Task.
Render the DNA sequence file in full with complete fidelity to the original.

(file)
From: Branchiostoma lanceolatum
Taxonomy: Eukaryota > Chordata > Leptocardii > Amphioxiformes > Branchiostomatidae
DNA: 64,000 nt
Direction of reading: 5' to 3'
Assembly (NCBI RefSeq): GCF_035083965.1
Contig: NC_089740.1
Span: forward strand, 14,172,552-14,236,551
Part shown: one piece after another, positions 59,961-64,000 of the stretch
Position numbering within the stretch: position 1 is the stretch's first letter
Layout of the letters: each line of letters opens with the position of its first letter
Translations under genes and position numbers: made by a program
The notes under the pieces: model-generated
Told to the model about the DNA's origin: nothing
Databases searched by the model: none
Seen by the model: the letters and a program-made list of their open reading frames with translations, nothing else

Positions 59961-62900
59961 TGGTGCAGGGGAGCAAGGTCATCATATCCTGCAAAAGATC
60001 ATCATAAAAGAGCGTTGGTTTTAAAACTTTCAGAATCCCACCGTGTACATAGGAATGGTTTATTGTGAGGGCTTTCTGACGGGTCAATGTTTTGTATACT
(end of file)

From: Branchiostoma lanceolatum
Taxonomy: Eukaryota > Chordata > Leptocardii > Amphioxiformes > Branchiostomatidae
DNA: 64,000 nt
Direction of reading: 5' to 3'
Assembly (NCBI RefSeq): GCF_035083965.1
Contig: NC_089740.1
Span: forward strand, 14,172,552-14,236,551
Part shown: one piece after another, positions 59,961-64,000 of the stretch
Position numbering within the stretch: position 1 is the stretch's first letter
Layout of the letters: each line of letters opens with the position of its first letter
Translations under genes and position numbers: made by a program
The notes under the pieces: model-generated
Told to the model about the DNA's origin: nothing
Databases searched by the model: none
Seen by the model: the letters and a program-made list of their open reading frames with translations, nothing else

Positions 59961-62900
59961 TGGTGCAGGGGAGCAAGGTCATCATATCCTGCAAAAGATC
60001 ATCATAAAAGAGCGTTGGTTTTAAAACTTTCAGAATCCCACCGTGTACATAGGAATGGTTTATTGTGAGGGCTTTCTGACGGGTCAATGTTTTGTATACT